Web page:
Cerebral malaria

Brain Pathol. 1997 Jan;7(1):569-82. doi: 10.1111/j.1750-3639.1997.tb01075.x.


Malaria infection of the Central Nervous System (CNS) can cause a severe neurological syndrome termed Cerebral Malaria (CM). The central neuropathological feature of CM is the preferential sequestration of parasitised red blood cells (PRBC) in the cerebral microvasculature. The level of sequestration is related to the incidence of cerebral symptoms in severe malaria. Other neuropathological features of CM include petechial hemorrhages in the brain parenchyma, ring hemorrhages and Dürck's granuloma's. Immunohisto-chemical and electron microscopy studies have shown widespread cerebral endothelial cell activation and morphological changes occur in CM, as well as focal endothelial cell damage and necrosis. The immune cell response to intravascular sequestration appears to be limited, although activation of pigment-phagocytosing monocytes is a late feature. The mechanisms by which PRBC cause coma in malaria remain unclear. In vitro parasitised erythrocytes bind to endothelial cells by specific, receptor mediated interactions with host adhesion molecules such as ICAM-1, whose expression on cerebral endothelial cells is increased during CM as part of a systemic endothelial activation. Induction of local neuro-active mediators such as nitric oxide and systemic cytokines like TNF alpha may be responsible for the rapidly reversible symptoms of the coma of CM. The recent cloning of the parasite ligand PfEMP-1, thought to mediate binding to host sequestration receptors, promises further insight into the relationship between patterns of sequestration and the incidence and pathogenesis of coma in cerebral malaria.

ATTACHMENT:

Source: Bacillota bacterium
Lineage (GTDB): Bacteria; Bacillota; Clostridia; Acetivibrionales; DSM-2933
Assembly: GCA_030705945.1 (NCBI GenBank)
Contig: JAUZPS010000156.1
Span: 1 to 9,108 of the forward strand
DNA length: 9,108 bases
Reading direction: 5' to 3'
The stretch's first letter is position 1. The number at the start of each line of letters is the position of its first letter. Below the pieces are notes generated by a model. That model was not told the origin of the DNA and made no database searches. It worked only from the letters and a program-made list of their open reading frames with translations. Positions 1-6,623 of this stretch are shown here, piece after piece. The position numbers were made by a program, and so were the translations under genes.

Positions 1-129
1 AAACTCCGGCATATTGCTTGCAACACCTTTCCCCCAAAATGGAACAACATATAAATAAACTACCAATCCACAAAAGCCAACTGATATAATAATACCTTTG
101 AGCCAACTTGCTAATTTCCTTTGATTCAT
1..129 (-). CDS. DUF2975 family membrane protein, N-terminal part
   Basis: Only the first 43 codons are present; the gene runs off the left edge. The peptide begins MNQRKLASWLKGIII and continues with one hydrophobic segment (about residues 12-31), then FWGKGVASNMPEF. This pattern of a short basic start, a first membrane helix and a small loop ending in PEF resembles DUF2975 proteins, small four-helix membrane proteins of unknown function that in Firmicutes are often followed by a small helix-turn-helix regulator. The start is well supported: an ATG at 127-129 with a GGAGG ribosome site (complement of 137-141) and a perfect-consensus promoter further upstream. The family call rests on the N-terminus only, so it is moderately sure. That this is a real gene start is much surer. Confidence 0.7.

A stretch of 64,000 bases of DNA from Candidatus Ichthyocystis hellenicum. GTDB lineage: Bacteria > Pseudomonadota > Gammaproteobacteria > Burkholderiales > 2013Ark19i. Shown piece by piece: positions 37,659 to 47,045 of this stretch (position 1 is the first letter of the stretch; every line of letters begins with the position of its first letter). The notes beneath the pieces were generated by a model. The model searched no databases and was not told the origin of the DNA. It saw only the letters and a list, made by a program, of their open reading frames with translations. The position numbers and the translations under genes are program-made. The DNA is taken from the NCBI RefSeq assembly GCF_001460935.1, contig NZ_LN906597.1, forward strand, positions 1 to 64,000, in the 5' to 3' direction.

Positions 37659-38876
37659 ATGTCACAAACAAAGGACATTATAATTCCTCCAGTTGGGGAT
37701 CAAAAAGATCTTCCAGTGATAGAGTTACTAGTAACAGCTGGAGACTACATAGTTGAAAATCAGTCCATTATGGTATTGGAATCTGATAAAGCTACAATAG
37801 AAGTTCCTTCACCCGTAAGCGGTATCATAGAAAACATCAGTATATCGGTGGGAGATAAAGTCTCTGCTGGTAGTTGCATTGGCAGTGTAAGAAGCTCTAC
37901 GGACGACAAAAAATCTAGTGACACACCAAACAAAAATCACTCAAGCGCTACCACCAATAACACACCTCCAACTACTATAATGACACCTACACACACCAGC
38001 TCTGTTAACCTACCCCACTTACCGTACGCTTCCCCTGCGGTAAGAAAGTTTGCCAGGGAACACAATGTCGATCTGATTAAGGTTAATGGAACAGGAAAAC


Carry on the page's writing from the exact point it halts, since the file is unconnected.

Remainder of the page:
Publication types

  • Review

MeSH terms

  • Brain / blood supply
  • Brain Edema / etiology
  • Brain Edema / pathology
  • Cell Count
  • Cerebral Hemorrhage / etiology
  • Cerebral Hemorrhage / pathology
  • Humans
  • Ischemic Attack, Transient / etiology
  • Ischemic Attack, Transient / pathology
  • Malaria, Cerebral / complications
  • Malaria, Cerebral / pathology*
  • Malaria, Cerebral / physiopathology
  • Neurons / pathology
  • Syndrome